All the odds and ends of meat and seafood can go into a fried rice. Chopped vegetables too. The best fried rice is always made with a lot of random leftovers. You never know what you’re going to get in every spoonful.
10. Pasta Bake:
fold leftover meat and vegetables through cooked pasta and a simple tomato sauce or creamy sauce, top with grated cheese and bake until golden and bubbling on top.
11. Baked Potatoes:
The best baked potatoes are simply medium size potatoes that are rinsed, rolled in salt, pricked all over with a fork and baked at 200 degrees for 1 1/2 hours. Fill these wonders with all the leftovers you have, be they meat, seafood, salad, sauce or other. Though maybe not dessert. If necessary, top with grated cheese and sour cream if you like.
Use my easy waffle recipe, add no more than 2 cups of assorted chopped leftovers to the batter. Makes an easy and delicious one handed meal. Nice for lunchboxes.
13. Leftover Nachos:
corn chips, black beans (bonus if you’re using a bit of leftover black bean salad), chopped up leftover meat, grated cheese. Crisp and allow to turn golden in a hot oven. Add diced avocado, tomato, drizzled sour cream and whatever odds and ends you might have, and you have a fine if messy meal.
14. Leftover Quesadillas:
It is for this very reason that I keep a packet of wheat tortillas in the house at all times. Between two tortillas, sandwich a handful of diced leftovers. Sprinkle over grated mozzarella (no more than a 1/2 cup). Press together and toast on one side in a hot pan for a few minutes before carefully flipping and toasting the other side. Slide onto a chopping board, cut into triangles and serve. Make more.
15. Cranberry tartlets:
Cranberries are not native to Australia, unlike in the US, so while we may bring out this condiment during the holiday period, you may be stuck as to what to do with it afterwards.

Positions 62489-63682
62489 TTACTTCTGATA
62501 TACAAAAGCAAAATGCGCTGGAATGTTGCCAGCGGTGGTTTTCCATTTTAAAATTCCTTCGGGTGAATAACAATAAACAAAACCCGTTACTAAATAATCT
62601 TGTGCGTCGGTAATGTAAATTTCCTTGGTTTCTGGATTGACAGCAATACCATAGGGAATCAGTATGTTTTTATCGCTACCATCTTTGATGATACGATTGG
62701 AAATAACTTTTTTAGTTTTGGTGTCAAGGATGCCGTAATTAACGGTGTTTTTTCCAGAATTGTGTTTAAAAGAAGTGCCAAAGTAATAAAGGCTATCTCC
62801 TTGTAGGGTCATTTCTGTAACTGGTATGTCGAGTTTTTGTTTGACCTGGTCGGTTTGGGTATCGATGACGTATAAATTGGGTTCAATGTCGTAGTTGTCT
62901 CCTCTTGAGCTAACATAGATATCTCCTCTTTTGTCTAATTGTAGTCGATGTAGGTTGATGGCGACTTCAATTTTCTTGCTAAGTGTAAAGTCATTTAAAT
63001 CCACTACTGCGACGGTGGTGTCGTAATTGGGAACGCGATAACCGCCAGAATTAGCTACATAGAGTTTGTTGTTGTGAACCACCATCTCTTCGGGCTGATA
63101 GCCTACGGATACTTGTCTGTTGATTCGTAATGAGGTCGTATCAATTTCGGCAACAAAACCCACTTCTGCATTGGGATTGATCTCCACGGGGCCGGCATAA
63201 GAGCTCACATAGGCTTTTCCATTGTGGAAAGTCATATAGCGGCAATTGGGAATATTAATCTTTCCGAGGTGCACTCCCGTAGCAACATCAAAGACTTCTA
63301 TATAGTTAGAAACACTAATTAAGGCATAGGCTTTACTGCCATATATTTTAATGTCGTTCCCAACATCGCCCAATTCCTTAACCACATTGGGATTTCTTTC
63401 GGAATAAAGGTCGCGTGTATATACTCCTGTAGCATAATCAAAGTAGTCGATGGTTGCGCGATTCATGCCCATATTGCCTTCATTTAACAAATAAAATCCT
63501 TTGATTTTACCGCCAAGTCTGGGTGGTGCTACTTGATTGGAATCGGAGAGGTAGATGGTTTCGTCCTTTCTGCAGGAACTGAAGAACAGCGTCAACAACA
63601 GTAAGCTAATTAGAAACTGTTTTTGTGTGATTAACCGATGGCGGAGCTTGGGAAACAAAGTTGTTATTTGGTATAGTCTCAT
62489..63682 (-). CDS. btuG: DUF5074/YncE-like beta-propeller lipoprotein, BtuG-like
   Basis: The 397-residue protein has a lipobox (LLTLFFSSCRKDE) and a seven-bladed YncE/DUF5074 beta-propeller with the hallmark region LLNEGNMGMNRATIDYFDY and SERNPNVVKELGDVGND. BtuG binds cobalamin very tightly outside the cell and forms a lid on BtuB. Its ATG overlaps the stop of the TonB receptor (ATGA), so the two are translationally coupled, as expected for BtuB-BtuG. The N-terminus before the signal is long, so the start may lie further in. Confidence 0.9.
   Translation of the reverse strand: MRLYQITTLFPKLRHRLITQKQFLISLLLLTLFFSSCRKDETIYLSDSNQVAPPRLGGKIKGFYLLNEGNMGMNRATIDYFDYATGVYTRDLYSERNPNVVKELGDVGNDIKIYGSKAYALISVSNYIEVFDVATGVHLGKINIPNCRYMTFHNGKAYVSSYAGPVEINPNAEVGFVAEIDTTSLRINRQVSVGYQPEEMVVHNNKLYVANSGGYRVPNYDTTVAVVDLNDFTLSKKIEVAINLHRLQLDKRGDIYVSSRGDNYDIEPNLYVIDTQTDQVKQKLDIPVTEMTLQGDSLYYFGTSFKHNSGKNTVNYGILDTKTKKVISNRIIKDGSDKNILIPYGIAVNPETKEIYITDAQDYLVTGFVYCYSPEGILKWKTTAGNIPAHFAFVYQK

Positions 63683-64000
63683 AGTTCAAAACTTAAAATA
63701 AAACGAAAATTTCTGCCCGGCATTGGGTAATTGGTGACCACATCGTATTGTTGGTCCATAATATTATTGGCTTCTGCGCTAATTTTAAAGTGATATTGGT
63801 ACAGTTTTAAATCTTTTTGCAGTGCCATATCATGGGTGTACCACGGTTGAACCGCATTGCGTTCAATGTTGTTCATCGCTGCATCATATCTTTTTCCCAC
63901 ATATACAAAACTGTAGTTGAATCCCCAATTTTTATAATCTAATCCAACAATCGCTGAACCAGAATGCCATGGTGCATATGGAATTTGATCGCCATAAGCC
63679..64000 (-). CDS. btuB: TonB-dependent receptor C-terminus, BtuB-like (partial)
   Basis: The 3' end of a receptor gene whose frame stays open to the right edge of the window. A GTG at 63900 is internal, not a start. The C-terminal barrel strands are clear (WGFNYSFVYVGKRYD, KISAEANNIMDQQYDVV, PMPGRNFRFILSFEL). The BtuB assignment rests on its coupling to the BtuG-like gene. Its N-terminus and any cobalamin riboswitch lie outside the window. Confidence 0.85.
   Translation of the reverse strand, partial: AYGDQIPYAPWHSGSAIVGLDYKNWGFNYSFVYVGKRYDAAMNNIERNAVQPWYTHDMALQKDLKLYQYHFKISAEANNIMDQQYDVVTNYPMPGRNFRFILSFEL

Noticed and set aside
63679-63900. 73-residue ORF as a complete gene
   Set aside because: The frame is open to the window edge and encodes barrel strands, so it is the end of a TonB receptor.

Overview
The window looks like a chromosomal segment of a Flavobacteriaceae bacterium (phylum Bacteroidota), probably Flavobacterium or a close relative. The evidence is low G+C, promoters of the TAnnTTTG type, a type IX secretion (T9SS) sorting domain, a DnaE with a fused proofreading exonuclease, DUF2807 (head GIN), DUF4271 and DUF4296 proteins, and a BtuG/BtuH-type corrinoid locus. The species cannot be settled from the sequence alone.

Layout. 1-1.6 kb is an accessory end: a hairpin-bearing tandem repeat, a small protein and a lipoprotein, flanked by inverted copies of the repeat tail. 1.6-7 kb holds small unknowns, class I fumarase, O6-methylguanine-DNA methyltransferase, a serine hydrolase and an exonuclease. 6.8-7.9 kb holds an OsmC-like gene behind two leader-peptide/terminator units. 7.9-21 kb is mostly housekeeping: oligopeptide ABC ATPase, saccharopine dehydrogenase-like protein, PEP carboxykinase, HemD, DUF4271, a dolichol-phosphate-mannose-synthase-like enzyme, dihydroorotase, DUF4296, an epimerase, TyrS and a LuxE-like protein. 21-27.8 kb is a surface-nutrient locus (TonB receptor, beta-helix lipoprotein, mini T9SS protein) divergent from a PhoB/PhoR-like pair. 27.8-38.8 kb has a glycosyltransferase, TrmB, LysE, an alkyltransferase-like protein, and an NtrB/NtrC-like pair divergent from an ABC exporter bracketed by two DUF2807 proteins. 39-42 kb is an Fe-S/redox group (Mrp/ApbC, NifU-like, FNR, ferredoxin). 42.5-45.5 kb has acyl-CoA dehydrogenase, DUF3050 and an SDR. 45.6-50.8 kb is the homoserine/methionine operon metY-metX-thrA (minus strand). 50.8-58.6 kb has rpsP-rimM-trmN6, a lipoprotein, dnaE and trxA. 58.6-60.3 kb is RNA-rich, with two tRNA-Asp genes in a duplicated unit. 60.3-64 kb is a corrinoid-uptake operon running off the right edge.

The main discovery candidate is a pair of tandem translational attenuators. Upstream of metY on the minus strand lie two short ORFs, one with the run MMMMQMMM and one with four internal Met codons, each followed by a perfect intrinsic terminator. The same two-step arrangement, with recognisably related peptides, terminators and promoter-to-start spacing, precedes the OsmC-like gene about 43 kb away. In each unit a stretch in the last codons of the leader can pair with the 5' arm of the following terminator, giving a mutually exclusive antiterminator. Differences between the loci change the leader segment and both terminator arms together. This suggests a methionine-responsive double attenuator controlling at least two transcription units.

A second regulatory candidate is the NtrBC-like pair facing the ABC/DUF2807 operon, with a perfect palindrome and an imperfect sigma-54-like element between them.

16. Giant salad:
Sometimes people are afraid of combining different salads, scared that they just won’t go together and taste disgusting. I once worked in a cafe absolutely famous for salads. We were able to charge people about $15 for a big bowl or tub of salads, and our patrons were unafraid of have an green salad full of shaved parmesan and grapefruit next to a Greek salad with watermelon, an Asian noodle salad or an Indian spiced roast potato salad. They shovelled forkfuls of everything together, and it always tasted surprising and good. Why not make a giant, insane salad from all your salad leftovers? If you’re scared, make a new dressing, powerfully flavoured and dump it over the whole thing.
17. Potato Croquettes:
If you have any leftover mashed potatos, or roasted potatos, or possible potato salad that could be mashed up, consider making these. It’s not that outlandish to use leftover potato salad that has been mixed with an egg based mayonnaise to make this, as you need to add eggs to the mixture anyway. Thicken the mixture up with bits of chopped vegetables and meat and add a touch of flour to keep it together. If using straight mashed potato, you need to add an egg for every cup of mash. Press into balls with damp hands, cover in breadcrumbs and freeze for 15 minutes. Fry in hot oil at 190 degrees Celcius for 3 minutes and drain on paper towel. Season with a little salt before serving.
Composed Desserts, sweets and cakes are probably the hardest things to use up. But here are a few ways that could help you move that sweet stuff a long. It’s pretty tempting to dump desserts and you should probably turf the creamier one’s if they’ve been sitting out for hours on a warm days. But otherwise, I try to use them because I read the history of how much sugar used to be worth to people and it freaked me out.
Best made and consumed the day after Christmas. Combine leftover diced or crumbled cake, layers of custard and/or whipped cream, fruit and jelly in a big glass bowl. Top with more whipped cream if you must.
All those fancypants ice cream shops and cafes are doing gourmet milkshakes where milk and ice cream are blended up with chopped up brownies, pies, cake, and more. My favourite is an apple pie milkshake at the most amazing bakery west of Melbourne. Have a go at making one of these yourself.
20. Brownies and Cookies:
It’s like dessert Inception. Desserts within a dessert. And maybe even that could be used again in another dessert. Take existing leftover bits of cake, biscuit, and the like, chop them up, and put them in a new cookie dough or brownie batter. Bake and enjoy.